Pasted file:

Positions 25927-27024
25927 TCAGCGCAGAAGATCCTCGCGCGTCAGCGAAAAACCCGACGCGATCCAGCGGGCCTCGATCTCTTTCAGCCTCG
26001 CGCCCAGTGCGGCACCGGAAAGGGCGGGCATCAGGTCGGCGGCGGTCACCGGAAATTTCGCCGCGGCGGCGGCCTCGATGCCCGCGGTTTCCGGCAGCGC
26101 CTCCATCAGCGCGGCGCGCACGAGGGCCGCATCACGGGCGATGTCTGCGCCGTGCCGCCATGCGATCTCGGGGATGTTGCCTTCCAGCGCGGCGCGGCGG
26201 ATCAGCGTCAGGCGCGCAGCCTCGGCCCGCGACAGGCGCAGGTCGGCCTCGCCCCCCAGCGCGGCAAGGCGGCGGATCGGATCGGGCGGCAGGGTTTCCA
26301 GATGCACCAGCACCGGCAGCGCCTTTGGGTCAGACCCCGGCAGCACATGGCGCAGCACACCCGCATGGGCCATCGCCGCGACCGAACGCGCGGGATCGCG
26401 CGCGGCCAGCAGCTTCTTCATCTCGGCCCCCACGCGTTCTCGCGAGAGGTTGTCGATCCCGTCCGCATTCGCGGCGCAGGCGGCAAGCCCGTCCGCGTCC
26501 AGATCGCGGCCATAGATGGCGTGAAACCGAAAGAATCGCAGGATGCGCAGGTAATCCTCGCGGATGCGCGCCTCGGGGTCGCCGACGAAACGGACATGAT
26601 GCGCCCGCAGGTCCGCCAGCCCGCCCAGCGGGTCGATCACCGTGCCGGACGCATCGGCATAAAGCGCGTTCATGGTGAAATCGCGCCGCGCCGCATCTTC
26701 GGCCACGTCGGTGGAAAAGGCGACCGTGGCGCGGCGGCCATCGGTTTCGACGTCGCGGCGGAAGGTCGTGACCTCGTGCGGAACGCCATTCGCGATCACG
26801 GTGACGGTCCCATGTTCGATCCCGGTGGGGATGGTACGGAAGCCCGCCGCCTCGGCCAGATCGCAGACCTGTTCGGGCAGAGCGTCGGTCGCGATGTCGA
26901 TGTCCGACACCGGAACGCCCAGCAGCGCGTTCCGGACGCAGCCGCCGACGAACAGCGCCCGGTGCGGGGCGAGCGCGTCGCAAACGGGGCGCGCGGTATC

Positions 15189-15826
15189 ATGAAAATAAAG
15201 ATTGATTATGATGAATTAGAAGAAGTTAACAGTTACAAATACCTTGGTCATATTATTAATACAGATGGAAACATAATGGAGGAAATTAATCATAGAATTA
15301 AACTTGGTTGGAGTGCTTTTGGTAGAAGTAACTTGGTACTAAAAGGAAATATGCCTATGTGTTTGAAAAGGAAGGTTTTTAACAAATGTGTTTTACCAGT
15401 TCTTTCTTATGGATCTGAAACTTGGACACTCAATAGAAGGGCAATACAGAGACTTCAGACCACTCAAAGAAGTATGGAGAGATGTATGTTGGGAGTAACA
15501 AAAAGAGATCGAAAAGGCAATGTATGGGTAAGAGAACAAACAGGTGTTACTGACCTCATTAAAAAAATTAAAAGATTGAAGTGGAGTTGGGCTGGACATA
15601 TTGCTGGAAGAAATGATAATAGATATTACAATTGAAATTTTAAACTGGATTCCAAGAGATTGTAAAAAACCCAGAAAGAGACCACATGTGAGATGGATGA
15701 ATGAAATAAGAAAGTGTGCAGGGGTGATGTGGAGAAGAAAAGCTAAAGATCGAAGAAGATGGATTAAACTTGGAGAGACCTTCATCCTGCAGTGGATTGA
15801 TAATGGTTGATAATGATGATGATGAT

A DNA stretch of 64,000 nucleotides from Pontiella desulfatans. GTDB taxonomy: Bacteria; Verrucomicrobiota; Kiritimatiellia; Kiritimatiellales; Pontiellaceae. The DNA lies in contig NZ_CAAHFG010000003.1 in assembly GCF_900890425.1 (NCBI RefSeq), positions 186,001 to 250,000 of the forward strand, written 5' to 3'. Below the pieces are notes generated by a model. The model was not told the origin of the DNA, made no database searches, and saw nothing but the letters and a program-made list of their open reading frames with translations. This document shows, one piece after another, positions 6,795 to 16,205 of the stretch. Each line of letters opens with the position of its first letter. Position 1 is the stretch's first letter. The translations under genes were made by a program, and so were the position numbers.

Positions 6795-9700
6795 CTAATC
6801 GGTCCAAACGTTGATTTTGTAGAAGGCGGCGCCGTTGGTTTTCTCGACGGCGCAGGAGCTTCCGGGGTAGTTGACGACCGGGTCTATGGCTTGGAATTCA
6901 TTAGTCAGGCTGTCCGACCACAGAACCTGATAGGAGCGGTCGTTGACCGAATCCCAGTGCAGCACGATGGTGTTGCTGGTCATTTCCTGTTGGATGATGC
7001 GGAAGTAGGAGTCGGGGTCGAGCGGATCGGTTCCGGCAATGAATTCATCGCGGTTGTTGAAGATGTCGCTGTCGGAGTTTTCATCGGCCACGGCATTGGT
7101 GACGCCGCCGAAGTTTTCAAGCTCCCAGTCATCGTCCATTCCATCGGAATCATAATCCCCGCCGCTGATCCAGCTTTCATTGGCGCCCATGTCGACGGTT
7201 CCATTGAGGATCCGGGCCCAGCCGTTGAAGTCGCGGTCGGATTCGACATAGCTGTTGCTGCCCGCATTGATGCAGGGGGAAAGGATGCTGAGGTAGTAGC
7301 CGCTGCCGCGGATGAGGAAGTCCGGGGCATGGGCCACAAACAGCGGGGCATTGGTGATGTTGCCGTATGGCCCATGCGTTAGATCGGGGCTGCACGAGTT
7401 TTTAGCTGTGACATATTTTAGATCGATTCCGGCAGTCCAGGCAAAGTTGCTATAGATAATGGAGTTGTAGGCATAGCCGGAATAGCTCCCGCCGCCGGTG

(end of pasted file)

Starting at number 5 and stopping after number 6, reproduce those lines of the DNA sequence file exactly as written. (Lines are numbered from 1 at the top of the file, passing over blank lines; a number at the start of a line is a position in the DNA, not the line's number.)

26201 ATCAGCGTCAGGCGCGCAGCCTCGGCCCGCGACAGGCGCAGGTCGGCCTCGCCCCCCAGCGCGGCAAGGCGGCGGATCGGATCGGGCGGCAGGGTTTCCA
26301 GATGCACCAGCACCGGCAGCGCCTTTGGGTCAGACCCCGGCAGCACATGGCGCAGCACACCCGCATGGGCCATCGCCGCGACCGAACGCGCGGGATCGCG